It’s been a while since I’ve made this family favorite. It’s a dish that makes me wish I were Italian. It never fails, every time I make it, I envision myself in a sunny Tuscany kitchen, with seven kids running around … none of which are mine, because, let’s face it, I’m a traditional Italian, therefore, a virgin.
Look, as disturbing as this thought bubble may seem, it is still my thought bubble, ok?
So, there I am, all decked out in my flour-y apron, paired with the stereotypical black, orthopedic shoes, which only help to accentuate the sexy nylon hose, neatly rolled around my ankles, while wrestling an unruly mass of pasta dough, preparing the following Italian feast.
...and now, for my talent portion...I give you, Sage. The Sage I grew with my two little hands.The Sage I rescued last Fall by bringing it into the house. The Sage that is presently blooming, under my care. In February. Somebody catch me!
Spinach Ravioli with Sage Butter Sauce
2 cups all-purpose flour
½ cup Semolina
½ teaspoon salt
3 large eggs, lightly beaten with 1 teaspoon olive oil
In food processor, pulse first three ingredients together. Gradually pour in the egg mixture and process until it just starts to gather into a ball. Wrap and keep refrigerated until filling is made.
10 ounces of spinach, washed and stemmed
1 pound whole milk ricotta
3 ounces of mascarpone *
1 large egg
3 ounces of grated Parmigiano-Reggiano
Pinch of nutmeg
Cook the spinach in a large pot of boiling, salted water for 30 seconds.
Drain thoroughly. Set aside to cool a bit. Squeeze as much liquid as possible from the spinach, and finely chop.
In a medium bowl, combine the ricotta, mascarpone, egg, Parmigiano Reggiano, and nutmeg, until smooth. Fold in finely chopped spinach. Season with salt to taste.
Bring the pasta out, and place a bowl over it to keep from drying out while you work.
With a pasta machine or rolling pin, roll out the pasta dough as thin as possible.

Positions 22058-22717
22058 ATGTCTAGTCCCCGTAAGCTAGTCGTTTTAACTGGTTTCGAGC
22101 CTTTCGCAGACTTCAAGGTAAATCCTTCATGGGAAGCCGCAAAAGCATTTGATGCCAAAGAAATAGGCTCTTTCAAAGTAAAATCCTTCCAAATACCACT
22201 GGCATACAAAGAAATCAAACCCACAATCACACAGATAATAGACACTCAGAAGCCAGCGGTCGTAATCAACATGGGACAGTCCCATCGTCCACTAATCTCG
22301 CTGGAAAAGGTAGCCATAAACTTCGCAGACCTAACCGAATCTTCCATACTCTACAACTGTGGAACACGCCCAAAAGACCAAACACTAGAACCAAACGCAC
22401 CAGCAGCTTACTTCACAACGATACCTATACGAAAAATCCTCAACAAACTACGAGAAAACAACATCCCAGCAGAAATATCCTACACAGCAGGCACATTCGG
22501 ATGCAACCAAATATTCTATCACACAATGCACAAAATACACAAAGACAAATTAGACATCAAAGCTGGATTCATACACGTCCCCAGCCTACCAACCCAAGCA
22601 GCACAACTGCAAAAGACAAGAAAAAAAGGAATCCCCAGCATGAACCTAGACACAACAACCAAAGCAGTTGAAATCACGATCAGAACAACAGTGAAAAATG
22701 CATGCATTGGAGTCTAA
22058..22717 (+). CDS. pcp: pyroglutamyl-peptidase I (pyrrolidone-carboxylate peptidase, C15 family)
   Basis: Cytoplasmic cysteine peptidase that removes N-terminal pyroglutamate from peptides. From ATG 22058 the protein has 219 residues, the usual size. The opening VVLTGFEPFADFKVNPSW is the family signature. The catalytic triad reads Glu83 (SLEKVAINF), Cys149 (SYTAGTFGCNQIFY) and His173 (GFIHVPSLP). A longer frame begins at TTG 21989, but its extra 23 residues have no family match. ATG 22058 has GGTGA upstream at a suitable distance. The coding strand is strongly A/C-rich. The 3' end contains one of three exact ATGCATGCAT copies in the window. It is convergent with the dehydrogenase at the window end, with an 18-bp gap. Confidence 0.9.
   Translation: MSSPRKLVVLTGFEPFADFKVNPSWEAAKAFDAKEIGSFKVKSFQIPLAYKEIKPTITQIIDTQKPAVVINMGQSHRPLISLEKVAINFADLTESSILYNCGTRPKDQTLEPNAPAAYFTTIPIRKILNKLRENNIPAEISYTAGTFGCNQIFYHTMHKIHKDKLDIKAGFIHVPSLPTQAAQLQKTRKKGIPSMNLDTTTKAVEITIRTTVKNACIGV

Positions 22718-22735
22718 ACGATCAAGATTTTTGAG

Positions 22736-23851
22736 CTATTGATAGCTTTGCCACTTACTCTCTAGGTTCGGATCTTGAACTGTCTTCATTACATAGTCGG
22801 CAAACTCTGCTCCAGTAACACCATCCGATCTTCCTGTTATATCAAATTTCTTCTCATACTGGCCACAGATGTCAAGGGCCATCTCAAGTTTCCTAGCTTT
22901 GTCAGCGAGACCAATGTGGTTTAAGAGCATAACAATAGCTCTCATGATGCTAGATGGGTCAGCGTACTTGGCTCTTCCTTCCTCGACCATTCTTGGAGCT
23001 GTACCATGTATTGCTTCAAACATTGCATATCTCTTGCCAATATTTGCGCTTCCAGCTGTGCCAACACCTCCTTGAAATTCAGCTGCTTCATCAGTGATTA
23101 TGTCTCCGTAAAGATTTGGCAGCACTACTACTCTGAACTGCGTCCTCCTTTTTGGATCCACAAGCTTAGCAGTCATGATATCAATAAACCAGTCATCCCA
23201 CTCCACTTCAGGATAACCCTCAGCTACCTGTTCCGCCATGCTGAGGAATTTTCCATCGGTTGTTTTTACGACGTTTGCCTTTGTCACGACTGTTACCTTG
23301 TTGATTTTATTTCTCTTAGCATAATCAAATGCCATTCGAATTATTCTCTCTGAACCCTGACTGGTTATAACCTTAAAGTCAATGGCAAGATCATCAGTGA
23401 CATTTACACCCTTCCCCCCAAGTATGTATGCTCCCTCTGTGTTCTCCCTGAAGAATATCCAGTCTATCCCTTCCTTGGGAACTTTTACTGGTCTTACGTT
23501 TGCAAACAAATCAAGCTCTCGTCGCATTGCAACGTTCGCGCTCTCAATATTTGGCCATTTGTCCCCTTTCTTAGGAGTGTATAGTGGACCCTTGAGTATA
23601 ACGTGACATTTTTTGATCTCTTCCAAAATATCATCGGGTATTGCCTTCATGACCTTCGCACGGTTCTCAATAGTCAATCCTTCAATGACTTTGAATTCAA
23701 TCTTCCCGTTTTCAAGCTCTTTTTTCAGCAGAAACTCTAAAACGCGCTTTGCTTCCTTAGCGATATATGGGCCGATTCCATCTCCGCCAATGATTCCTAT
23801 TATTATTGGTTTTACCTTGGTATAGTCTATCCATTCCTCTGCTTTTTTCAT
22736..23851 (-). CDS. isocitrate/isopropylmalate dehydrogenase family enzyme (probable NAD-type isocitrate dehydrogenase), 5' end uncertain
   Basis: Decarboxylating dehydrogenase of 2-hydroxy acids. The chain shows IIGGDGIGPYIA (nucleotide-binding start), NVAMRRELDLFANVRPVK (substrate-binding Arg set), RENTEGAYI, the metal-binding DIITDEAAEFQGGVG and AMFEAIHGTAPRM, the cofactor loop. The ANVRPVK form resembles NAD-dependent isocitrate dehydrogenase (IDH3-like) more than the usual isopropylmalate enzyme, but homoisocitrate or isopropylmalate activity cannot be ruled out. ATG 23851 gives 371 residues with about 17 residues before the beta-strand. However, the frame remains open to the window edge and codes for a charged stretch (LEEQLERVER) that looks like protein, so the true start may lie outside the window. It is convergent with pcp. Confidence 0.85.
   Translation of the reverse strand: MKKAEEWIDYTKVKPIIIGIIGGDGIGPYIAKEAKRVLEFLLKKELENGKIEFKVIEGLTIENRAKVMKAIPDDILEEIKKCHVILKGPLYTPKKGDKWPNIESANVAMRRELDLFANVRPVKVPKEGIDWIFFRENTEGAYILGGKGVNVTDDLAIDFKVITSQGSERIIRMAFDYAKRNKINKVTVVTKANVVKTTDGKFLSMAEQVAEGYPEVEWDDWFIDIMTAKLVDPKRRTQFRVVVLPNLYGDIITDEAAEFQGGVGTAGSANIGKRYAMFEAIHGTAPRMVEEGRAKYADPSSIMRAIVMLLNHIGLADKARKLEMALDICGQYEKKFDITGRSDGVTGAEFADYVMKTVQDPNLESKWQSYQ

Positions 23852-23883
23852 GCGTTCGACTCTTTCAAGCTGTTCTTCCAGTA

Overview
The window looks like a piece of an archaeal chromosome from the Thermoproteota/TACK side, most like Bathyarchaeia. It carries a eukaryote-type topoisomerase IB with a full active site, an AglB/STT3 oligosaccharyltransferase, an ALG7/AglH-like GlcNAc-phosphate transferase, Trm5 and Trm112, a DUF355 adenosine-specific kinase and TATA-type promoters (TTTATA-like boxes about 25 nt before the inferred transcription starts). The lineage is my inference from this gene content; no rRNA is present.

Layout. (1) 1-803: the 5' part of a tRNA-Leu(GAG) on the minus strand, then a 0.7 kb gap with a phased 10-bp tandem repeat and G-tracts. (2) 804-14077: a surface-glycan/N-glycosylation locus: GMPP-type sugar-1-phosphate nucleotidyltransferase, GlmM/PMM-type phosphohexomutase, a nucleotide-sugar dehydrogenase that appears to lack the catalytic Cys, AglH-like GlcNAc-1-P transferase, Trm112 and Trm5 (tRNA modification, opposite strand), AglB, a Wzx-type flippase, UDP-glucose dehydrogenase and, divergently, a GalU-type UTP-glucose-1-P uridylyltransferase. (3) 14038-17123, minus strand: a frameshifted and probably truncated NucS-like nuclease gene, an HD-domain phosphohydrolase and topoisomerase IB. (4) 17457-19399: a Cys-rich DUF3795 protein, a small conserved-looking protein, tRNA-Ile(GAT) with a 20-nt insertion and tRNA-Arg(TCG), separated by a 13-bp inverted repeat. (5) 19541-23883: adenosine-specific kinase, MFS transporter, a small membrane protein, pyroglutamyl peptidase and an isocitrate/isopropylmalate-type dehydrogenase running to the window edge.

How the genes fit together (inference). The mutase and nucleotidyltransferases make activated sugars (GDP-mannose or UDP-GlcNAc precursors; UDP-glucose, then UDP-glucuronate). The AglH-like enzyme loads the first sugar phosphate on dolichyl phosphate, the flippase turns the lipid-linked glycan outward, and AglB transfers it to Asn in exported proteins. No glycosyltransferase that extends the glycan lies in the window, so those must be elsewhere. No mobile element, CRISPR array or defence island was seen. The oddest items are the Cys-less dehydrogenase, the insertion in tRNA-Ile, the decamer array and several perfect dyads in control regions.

I used a KA pasta attachment. I initially fed the pasta through the machine at its widest setting and ran it through to #5. I feel this is thin enough for making ravioli.
Cut the dough into 4 sheets, measuring 6 inches by 18 inches. Using a small ice cream scoop, I placed a row of filling down the center of 2 pasta sheets, spacing the filling 2 inches apart.
With a skinny, artist brush, brush around the filling with water. Quickly cover the filled pasta sheets with the two remaining pasta sheets. Press around each mound of filling, sealing the pasta sheets together. Using a ravioli cutter, or 2 ½” round cutter, cut out the ravioli. Place ravioli on a plastic wrap lined baking sheet, which has been floured generously. Sprinkle with AP flour or semolina and refrigerate until ready to cook.
Sage Butter Sauce
3 tablespoons shallots, minced
½ cup dry, white wine
½ cup heavy cream
½ cup chicken stock
1 tablespoon lemon juice
4 tablespoons butter
2 teaspoons minced fresh sage
Salt & Pepper to taste
Sauté shallots in 2 tablespoons of butter, about 3-5 minutes. Add white wine, heavy cream, chicken stock and lemon juice. Simmer until sauce is reduced by half. Gently whisk in remaining butter, one tablespoon at a time, stirring constantly. Adding butter only until the previous addition has completely melted. Add sage. Salt and pepper to taste.
Cook the ravioli in a large pot of boiling, salted water, about 5 minutes, or until they rise to the surface. Drain well. Transfer ravioli to a serving bowl and sprinkle lightly with salt. Pour the sage butter sauce over the ravioli and sprinkle with as much Parmigiano-Reggiano as your little heart desires. Serves 6.
*If mascarpone is not available, substitute with Philadelphia Cream Cheese.
I often serve this with either Semolina or Olive bread. Old picture below; face palming.
Btw, this makes a lot! Non ti preoccupare, this also freezes quite well. Buon Appetito!
...and life has been frantically looking for me, trying to keep me busy, trying to keep me from blogging, and trying to keep me from hanging out with you guys.
Quick, hide me!
Why not go after the likes of Gary Busey? Now, there's a character who should never be left unsupervised.
Speaking of being left unsupervised, I've been happily tasting some of the chocolate treats I've made for the upcoming, romantic event. It's okay. I eat chocolate strictly for the antioxidants. Doesn't everybody?
Uh-oh. I'm having a romantic interlude with Valentino and some tango theme music. Please hold.
Oh, how I would've loved to've shown him something in a size ME.
Let it be known, I'm happily married. But, it's Rudolph Valentino who comes to mind on V-day. He was so incredibly gorgeous, with his masculine, chiseled good looks that, given the opportunity, I would've boiled his boxers and headdress to make tea.
Okay, fantasy trip is coming in for a landing. Crash.
Anyway, so far, I’ve baked a cake, I’ve molded chocolates, and I've also made a batch of my favorite brownies.